You have 2 minutes to prepare for an unknown assignment. You can take one camera, one lens, two films and you have no idea what you’ll be shooting. What do you take with you and why?
JCA: My Nikon FE2 with 50mm f/1.4 lens and Kodak EASTMAN DOUBLE-X and Agfa Vista 200. My Nikon SLR is the camera that taught me everything I know about photography and the one I use the most. I love the cinematic mood of the Kodak Double-X for black and white photos. Agfa Vista 200 is one of the most reliable color negative films I’ve tried and it would be good to have that extra bit of sensitivity.
You have an unlimited supply of film to shoot in one location for the rest of your life. What do you take, where do you go and why?
JCA: Hmmm, difficult question! I think I’d go for a 400 ISO film at least, like Fuji Superia 400 (but Kodak Portra 400 would be ideal) as I think it’s perfect for someone like me who does a lot of portraits but shoots some random subjects occasionally. I’d love to shoot lots somewhere scenic in Europe, as I’ve never been there but I know there are plenty of beautiful spots around.
You can never use film again. What’s your last roll of film, where and how will you expose it and why?
JCA: One last conceptual portrait set with Kodak EASTMAN DOUBLE-X 5222. Since the first roll, I’ve felt that this is the black and white film that best fits my style or creative vision. I feel some sort of a connection with it, and it has never failed me.
What do you think is the biggest misconception about film photography today and how would you set it straight?
JCA: That it’s just for hipsters or people who want to look cool. I’d show and tell them that a great number of people who are still shooting film love it for how the photos fit their creative vision. It’s not about fitting in at all. I noticed that those who have done it just for the sake of “coolness” eventually find that it takes too much work compared to their smartphone filters!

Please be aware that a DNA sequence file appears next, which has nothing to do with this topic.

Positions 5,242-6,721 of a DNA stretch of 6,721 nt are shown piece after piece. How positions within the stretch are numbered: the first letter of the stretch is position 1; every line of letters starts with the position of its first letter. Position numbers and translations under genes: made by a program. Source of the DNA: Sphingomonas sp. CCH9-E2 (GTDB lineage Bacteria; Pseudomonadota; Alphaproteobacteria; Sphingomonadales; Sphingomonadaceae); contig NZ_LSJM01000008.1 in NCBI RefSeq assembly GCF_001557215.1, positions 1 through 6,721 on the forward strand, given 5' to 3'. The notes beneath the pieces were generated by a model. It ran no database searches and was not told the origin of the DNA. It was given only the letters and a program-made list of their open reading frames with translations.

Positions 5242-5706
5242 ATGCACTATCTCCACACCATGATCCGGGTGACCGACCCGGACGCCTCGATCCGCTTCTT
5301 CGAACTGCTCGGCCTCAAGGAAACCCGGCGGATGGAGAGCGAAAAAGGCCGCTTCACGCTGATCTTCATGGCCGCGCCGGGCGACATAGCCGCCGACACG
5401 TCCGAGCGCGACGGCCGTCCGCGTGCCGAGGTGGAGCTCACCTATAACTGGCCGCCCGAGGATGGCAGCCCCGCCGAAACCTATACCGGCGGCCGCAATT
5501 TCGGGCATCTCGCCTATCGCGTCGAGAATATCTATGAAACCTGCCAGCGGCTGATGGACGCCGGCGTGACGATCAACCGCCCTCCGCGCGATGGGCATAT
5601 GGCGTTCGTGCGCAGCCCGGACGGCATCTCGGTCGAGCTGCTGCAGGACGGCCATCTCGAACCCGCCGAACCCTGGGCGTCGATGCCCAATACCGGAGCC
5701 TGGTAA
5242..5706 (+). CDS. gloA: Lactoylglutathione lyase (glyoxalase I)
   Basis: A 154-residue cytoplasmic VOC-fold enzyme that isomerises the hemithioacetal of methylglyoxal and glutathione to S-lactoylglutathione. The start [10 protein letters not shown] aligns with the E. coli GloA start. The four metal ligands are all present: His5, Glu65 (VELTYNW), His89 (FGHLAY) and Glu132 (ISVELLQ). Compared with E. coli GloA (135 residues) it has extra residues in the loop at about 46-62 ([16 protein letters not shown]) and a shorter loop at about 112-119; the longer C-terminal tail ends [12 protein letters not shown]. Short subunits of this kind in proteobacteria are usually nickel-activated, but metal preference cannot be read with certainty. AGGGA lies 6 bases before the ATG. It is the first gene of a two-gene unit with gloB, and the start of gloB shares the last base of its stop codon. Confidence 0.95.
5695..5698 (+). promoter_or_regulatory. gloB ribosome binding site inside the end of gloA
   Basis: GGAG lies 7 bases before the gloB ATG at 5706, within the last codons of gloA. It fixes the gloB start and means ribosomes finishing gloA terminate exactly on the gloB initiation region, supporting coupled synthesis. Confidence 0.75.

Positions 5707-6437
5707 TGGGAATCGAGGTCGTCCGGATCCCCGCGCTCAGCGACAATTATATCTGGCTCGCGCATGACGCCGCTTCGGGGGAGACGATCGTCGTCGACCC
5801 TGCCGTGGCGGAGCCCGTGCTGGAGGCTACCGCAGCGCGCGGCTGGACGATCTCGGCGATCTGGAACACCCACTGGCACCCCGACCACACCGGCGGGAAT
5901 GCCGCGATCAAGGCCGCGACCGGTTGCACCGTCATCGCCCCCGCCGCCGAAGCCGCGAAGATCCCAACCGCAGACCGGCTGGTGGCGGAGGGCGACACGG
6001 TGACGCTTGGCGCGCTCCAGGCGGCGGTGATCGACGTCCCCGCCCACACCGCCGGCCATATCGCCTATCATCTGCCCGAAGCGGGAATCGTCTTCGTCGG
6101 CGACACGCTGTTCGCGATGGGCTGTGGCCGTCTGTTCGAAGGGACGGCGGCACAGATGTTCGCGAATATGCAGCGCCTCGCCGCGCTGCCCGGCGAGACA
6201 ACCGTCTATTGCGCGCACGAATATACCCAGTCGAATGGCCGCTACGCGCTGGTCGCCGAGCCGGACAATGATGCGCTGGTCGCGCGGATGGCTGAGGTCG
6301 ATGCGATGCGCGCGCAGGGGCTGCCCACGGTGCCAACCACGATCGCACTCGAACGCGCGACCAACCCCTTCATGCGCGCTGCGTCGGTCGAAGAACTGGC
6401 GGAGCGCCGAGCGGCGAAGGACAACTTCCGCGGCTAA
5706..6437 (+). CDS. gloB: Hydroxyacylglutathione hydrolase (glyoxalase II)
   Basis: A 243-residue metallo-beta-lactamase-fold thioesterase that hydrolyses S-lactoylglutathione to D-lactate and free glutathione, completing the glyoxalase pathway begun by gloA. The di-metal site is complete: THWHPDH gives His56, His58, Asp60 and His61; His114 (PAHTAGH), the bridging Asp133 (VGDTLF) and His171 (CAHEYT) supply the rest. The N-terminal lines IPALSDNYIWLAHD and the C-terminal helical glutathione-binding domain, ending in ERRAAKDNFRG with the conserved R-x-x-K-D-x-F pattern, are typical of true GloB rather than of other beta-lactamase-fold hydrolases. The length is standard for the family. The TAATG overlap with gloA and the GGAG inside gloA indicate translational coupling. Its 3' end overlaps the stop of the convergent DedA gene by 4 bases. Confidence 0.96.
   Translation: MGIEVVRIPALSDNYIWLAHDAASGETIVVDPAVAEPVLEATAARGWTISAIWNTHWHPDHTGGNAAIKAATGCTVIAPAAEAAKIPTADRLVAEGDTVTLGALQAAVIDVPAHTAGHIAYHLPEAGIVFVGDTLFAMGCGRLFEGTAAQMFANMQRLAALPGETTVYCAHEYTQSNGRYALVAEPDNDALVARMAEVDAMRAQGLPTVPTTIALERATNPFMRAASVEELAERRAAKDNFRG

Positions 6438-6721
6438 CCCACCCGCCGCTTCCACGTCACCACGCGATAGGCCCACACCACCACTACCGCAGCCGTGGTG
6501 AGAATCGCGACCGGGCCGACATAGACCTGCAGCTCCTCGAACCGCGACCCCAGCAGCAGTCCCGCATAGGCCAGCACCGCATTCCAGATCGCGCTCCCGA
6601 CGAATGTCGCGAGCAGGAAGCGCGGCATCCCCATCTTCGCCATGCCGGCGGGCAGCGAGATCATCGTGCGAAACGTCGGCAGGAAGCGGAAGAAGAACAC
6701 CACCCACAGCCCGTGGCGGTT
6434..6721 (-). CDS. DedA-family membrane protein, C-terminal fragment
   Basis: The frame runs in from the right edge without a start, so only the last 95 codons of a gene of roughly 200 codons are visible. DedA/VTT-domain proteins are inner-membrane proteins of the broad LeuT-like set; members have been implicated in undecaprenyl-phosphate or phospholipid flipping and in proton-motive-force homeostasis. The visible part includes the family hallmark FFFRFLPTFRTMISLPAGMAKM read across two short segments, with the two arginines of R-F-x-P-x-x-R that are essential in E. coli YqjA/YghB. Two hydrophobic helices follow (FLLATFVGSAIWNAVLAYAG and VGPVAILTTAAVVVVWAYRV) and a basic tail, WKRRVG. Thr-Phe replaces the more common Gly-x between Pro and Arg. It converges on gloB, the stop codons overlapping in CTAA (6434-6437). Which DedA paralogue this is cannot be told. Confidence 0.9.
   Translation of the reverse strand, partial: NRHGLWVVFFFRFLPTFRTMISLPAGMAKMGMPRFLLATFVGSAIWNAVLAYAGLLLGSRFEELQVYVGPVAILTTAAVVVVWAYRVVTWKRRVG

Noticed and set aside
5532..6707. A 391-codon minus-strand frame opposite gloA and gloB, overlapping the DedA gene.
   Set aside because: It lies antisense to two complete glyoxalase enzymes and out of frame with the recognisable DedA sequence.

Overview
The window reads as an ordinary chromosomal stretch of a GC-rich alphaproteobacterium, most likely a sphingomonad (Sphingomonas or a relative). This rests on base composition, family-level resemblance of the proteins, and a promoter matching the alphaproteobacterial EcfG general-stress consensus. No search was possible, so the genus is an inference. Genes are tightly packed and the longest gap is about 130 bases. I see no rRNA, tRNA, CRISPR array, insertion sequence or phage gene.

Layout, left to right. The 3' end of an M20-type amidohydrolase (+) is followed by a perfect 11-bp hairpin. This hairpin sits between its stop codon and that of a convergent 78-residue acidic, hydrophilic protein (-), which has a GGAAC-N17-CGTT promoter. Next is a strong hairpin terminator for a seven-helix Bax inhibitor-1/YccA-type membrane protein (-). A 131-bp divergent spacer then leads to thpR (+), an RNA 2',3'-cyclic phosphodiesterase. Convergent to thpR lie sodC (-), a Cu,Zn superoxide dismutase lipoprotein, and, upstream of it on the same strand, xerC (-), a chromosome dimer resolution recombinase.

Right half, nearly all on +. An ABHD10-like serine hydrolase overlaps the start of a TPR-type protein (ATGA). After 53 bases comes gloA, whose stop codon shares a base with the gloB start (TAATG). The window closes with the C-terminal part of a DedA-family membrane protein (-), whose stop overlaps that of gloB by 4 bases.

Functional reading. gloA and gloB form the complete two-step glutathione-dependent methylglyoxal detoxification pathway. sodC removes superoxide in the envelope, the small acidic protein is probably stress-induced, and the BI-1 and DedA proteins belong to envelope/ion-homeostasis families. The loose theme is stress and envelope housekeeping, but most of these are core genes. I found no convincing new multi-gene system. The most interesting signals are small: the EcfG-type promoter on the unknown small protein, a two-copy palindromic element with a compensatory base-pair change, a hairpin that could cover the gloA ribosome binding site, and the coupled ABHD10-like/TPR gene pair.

In your opinion, what’s the future of film photography?
JCA: Considering how things are going presently, I think we’re going to see more of the independent film brands and manufacturers thriving in the near future. Film photographers, then having either sustained their numbers or grown in population, will be keen on supporting these independent businesses. More and more younger creatives are getting curious about the process, look, and feel of film and I don’t see the interest slowing down anytime soon.
~ Joy Celine Asto
Another interviewee is waiting in the wings and will be with you all same time next week. In the meantime, please check out This week’s fresh articles here on EMULSIVE: double exposure portraits by Clara Araujo and Sandeep Sumal’s 5 Frames With on ILFORD XP2 Super!
Thanks again for reading and as ever, keep shooting, folks!
EMULSIVE needs you. If you’d like to take part in this series of film photographer interviews, please drop us a line, or get in touch in the comments. We’re featuring to photographers young and old; famous and obscure, so get in touch and let’s talk.
Write for EMULSIVE
The driving force behind EMULSIVE is knowledge transfer, specifically creating more of it in the film photography community. You can help by contributing your thoughts, work and ideas to inspire others reading these pages.
Take action and help drive an open, collaborative community: all you need do is read this and then drop me a line.
Lend your support
Like what you see here? You can support EMULSIVE by helping to contribute to the community voice on this website (see above), or by heading on over to the EMULSIVE Patreon page and considering financial support from as little as $2 a month.
As if that’s not enough, there’s also an EMULSIVE print and apparel store over at Society 6, currently showcasing over two dozen t-shirt designs and over a dozen unique prints of photographs made by yours truly
In short, I want to continue building this platform and I’d love your help to make that happen.